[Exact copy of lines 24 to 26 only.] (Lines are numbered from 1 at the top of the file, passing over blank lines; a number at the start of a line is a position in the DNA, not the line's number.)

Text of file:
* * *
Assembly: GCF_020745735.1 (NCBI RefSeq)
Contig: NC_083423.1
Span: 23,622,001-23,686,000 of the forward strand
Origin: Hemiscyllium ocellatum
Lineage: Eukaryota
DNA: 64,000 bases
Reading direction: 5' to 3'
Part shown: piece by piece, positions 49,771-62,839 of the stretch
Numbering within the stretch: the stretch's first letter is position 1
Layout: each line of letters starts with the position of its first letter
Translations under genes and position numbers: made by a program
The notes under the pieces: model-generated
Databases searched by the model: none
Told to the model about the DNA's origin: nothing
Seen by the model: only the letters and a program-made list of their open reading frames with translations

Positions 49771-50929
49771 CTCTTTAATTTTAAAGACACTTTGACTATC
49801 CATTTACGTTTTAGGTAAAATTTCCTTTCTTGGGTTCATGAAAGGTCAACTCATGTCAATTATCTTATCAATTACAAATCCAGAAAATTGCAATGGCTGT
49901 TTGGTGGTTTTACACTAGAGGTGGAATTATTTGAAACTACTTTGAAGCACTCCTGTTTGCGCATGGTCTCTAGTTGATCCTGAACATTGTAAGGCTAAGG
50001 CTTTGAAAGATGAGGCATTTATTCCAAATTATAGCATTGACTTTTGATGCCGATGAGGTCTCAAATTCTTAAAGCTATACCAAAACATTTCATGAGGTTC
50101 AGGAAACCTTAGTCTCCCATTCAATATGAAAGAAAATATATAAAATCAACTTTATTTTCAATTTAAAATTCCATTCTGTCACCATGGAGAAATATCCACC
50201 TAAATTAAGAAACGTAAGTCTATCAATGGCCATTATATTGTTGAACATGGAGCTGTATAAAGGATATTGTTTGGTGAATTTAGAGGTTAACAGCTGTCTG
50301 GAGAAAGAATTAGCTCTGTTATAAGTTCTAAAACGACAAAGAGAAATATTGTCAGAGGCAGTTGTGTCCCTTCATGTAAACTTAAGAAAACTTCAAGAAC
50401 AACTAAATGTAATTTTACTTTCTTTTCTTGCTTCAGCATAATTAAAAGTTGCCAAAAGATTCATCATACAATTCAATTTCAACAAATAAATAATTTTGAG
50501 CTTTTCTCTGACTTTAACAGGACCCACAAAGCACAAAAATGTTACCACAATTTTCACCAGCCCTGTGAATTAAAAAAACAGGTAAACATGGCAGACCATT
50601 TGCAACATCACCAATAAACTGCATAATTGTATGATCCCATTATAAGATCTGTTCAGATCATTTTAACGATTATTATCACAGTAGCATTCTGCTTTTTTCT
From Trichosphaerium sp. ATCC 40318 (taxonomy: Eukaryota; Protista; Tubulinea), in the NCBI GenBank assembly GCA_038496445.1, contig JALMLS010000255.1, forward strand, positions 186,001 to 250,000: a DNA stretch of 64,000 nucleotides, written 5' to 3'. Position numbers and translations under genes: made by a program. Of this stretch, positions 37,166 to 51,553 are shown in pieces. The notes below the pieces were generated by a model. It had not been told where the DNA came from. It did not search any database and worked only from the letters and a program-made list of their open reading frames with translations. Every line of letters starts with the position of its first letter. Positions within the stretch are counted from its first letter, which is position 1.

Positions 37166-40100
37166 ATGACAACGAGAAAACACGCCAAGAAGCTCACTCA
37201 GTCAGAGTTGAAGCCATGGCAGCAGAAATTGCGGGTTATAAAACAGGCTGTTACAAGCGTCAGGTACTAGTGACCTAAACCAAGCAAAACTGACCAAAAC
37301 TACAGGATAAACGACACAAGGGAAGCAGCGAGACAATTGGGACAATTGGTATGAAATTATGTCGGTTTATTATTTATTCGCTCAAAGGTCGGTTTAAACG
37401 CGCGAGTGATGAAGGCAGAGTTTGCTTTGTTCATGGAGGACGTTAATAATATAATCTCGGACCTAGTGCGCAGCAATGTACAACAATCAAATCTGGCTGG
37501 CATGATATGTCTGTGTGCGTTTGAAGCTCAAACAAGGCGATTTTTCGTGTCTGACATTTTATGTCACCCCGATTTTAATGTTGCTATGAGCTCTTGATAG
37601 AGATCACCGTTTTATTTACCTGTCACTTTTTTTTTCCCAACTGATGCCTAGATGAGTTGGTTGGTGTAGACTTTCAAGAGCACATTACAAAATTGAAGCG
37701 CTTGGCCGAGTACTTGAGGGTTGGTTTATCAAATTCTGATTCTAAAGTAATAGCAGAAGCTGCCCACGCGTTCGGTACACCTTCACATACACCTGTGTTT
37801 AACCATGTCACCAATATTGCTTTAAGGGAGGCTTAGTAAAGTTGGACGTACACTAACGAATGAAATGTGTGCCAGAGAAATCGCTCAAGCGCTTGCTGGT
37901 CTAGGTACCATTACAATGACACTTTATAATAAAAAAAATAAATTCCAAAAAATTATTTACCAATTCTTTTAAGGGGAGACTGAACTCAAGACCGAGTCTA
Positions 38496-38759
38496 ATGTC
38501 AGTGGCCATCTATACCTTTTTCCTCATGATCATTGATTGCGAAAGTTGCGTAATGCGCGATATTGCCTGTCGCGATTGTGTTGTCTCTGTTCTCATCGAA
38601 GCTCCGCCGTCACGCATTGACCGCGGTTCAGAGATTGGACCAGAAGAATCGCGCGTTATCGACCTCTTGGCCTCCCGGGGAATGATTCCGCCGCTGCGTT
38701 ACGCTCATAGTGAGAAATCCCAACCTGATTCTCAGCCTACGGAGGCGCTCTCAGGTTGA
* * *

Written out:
50401 AACTAAATGTAATTTTACTTTCTTTTCTTGCTTCAGCATAATTAAAAGTTGCCAAAAGATTCATCATACAATTCAATTTCAACAAATAAATAATTTTGAG
50501 CTTTTCTCTGACTTTAACAGGACCCACAAAGCACAAAAATGTTACCACAATTTTCACCAGCCCTGTGAATTAAAAAAACAGGTAAACATGGCAGACCATT
50601 TGCAACATCACCAATAAACTGCATAATTGTATGATCCCATTATAAGATCTGTTCAGATCATTTTAACGATTATTATCACAGTAGCATTCTGCTTTTTTCT